Now, to follow up from last year's summary: I started 2010 with 46 rabbits. While we were up over 100 a few times with litters this summer and fall, we presently have (runs to count) 86-ish. Yikes. I started with 42 hens, added some, subtracted some, and have just over 60 at present. The barn being finished, complete with ferocious (if under 5 pounds!) cats, next project will be to add a good fence so we can get our dairy goats and beef cow. The gardens did poorly again, though some of that was problems sowing at appropriate times due to graduate school, followed by horrendous heat, and then by being really, really sick during harvest time. I did manage to can some tomatoes, though. I built a new bed, 15x16', divided into three 5x16' sections. The rear-most bed is asparagus; the middle bed was potatoes (which did ok, since I didn't irrigate), and the bed next to the driveway was soup beans, which I never quite got out to harvest. The blueberry bushes did have fruit, but the birds got it. The peach tree and one of the apple trees in the front yard both had fruit which mysteriously vanished just as it was almost ripe. I blame the squirrels. I loathe squirrels. The bulbs I planted two summers ago were supplemented by more bulbs this spring from the Smith College Bulb Show, and the bed was really quite lovely. I also planted zinnias and marigolds, which joined the perennial coneflowers and black-eyed Susans and peonies. The overseeding of the front lawn turned out pretty well, even during August and September when it was so, so dry. I did experiment with tractoring rabbits; growth rate was slower, but acceptable. My intention is to pursue this program for the next few years, keeping back the largest doe from each litter and the largest buck from each group of litters in each breed, in the hope of selecting for good growth on a mixed grass-and-pellet diet. Feed prices won't be coming down, I don't think, so more sustainable is good. The dogs, who were old, lame, and deaf last year are older, still lame, and more deaf this year. Sheba is 14 1/2, Decker is 14, and Lily is a lovely 6 - still energetic but a bit less wild.
The goals I had for 2010:
I want to finish my Masters. DONE!
I'd like to get my wood stove installed and working. DONE!
I'd like to get rid of about 20% of the stuff in my house - yard sale, Craigslist, consignment, Salvation Army, etc. Still working on this one, now with a firm plan of action, complete with spreadsheet.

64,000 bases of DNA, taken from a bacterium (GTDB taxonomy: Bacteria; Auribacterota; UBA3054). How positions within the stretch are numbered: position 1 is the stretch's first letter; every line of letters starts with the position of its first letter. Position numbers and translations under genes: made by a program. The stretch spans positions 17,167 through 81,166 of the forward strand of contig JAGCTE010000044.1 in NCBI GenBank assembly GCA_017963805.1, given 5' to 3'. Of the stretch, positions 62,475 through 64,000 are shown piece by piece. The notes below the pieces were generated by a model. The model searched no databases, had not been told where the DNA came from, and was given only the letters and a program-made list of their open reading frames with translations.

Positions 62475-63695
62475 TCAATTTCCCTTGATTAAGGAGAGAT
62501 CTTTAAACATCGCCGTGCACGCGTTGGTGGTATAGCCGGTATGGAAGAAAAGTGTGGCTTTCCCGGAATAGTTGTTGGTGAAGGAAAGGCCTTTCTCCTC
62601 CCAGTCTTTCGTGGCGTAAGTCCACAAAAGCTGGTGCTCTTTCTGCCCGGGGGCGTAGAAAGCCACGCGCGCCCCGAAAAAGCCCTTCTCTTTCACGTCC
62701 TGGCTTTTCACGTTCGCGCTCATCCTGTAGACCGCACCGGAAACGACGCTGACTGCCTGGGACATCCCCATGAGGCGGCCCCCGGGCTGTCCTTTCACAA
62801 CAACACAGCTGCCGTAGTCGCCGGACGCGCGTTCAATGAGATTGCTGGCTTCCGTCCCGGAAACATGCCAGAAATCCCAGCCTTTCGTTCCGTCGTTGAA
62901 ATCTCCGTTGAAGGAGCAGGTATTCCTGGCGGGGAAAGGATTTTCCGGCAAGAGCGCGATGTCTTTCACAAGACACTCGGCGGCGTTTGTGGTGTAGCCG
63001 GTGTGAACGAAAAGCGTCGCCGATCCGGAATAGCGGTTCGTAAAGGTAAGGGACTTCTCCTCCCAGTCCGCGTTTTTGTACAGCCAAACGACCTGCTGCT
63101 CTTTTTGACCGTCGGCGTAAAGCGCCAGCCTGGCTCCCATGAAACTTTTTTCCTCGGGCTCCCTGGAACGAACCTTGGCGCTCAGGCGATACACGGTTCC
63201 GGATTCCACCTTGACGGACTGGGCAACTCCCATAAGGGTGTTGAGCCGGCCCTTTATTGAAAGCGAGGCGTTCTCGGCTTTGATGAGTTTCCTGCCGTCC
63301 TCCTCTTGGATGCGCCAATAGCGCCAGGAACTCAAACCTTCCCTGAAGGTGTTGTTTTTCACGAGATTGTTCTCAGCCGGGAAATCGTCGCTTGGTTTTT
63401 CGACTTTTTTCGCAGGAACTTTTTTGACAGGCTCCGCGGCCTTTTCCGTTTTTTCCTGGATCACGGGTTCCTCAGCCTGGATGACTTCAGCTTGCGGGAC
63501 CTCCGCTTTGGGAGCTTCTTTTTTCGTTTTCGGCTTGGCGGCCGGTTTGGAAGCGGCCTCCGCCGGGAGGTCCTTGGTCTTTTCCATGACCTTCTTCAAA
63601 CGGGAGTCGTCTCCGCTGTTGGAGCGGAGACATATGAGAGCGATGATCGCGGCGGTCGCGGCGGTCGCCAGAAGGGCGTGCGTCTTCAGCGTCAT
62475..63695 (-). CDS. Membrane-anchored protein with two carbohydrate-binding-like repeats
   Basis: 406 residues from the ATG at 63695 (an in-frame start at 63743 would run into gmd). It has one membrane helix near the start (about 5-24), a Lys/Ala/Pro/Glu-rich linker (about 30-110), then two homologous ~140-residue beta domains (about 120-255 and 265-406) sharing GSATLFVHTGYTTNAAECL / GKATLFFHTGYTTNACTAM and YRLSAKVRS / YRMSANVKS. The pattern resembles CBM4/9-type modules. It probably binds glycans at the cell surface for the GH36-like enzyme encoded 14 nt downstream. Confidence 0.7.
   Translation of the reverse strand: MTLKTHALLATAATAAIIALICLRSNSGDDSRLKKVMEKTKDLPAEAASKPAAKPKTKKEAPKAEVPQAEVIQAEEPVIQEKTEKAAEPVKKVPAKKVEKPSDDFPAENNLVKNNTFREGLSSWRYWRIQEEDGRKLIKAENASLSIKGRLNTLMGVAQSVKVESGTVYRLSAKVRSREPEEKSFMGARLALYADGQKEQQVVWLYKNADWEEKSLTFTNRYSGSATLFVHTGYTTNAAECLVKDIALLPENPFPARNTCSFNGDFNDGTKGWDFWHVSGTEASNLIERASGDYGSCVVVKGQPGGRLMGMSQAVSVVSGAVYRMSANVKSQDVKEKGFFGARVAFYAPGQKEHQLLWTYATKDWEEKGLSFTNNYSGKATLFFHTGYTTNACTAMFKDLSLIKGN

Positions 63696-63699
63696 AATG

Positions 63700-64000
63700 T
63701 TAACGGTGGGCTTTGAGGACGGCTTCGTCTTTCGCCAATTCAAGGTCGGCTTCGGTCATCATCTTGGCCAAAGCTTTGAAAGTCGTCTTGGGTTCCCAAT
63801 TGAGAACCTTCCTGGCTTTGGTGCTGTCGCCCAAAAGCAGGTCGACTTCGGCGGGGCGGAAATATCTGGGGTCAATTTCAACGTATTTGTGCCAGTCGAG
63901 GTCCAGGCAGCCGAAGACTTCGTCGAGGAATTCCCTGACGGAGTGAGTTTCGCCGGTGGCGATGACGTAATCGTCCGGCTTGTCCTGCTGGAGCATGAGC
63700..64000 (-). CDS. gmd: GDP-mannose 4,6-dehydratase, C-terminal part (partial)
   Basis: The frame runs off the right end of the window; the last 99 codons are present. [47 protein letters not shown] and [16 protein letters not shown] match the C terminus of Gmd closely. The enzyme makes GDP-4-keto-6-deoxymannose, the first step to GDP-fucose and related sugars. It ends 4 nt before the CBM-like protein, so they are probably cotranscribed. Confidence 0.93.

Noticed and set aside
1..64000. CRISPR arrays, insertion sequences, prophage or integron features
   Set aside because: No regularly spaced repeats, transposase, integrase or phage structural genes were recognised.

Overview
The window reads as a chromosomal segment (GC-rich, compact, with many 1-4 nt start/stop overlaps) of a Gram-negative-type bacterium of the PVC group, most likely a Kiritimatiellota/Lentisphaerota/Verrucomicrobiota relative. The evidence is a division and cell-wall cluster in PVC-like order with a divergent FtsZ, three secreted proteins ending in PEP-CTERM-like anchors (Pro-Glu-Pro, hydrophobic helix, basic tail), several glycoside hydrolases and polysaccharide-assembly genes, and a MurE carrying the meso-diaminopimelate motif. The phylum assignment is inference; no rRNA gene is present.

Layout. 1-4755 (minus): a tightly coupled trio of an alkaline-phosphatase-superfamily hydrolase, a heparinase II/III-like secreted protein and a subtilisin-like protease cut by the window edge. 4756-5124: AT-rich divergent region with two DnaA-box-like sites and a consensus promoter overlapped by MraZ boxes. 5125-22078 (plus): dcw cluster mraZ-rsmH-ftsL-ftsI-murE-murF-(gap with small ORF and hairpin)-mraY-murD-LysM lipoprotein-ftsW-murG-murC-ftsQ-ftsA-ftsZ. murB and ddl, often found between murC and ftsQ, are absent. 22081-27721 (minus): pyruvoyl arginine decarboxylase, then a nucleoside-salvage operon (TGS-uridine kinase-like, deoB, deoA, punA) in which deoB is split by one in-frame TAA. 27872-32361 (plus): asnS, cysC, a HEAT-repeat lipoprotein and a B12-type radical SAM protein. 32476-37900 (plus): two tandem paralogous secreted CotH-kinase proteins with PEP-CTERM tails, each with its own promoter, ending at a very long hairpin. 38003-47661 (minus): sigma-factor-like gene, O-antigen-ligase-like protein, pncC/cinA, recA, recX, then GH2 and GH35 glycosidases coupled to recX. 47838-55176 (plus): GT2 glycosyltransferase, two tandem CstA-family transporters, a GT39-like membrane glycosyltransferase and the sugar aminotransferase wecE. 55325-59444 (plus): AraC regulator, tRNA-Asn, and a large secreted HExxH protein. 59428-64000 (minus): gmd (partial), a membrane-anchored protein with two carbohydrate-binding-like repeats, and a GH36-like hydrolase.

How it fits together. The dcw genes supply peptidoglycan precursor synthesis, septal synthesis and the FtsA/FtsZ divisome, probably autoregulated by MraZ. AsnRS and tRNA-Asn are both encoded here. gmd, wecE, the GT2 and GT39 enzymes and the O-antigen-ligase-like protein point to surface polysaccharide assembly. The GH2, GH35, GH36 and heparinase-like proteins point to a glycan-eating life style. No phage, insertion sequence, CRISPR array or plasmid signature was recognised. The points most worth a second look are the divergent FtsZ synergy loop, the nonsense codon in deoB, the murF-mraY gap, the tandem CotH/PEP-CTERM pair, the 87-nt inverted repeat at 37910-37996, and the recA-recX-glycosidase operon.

I want to keep singing. Yup, still singing.
I want to get all the moving parts of my body working properly again, and keep them that way. Yeah, this one is a bit problematic. The correct diagnosis on the back/PITA helps a lot with this. I did get the blown-up elbow working again, though.
I want to work out in the gym at least three times every week, and continue with Weight Watchers, such that I reach my goal weight (between 142-148). I'm not sure where I am presently, but it's slightly north of 170. Um, yeah. So my gym closed down abruptly, and I haven't bothered joining another one. I did lose those 20 pounds in 3 weeks in September, but they came back, drat them. WW got too expensive. So... I'll keep working on this one, ok?
I'd like to get five litters from each of my 15 does in 2010. The girls did great this year, despite heat problems. We'll keep on breeding for meat and breed preservation this year!
I'd like to get to more rabbit shows this year - not a huge goal, since we only showed in one fair last year. Nope, we only went to that same one this year, though Adam came home with a trophy from it!
I want to get the shed built, the fencing up, and add the goats and the beefer cow. 16x20' shed turned into 20x30' barn, and I'm glad - I would have cursed myself in 5 years if I'd stayed small. We ran out of autumn on the fencing, though, so that'll go in come spring when the ground isn't so hard ("Earth stood hard as iron, water like a stone"). No goats before fences. Repeat after me, friends: No goats before fences!
And for 2011, some similar goals:
Follow the plan with spreadsheet and tame the beast that is a house with too much stuff in it.
Get moving parts working properly, and keep them that way. PT and home exercise are essential to this goal.
Manage weight. Yup, need to do that.
Continue to breed for show, meat, and breed preservation. Select for excellent growth on pasture.
Show the rabbits - it's good for the breeds, and it's good for sales of brood stock.
As mentioned above, put up fencing, get dairy goats and beef cow.
And some new ones:
Contact the local Adult Ed folks and set up to teach some classes - I'm thinking knitting, mending, cooking, menu-planning, gardening, sustainable living, food preservation (canning, both methods; freezing), life skills for children. Suggestions are welcome!
Pursue licensure to sell rabbit to the public. Nobody is quite sure whose purview this is - I've talked to town hall, state ag folks, and federal ag folks. Everyone thinks it's a great idea; nobody knows who's on first. *sigh* Well, it's not the first time I will have blazed a trail, right?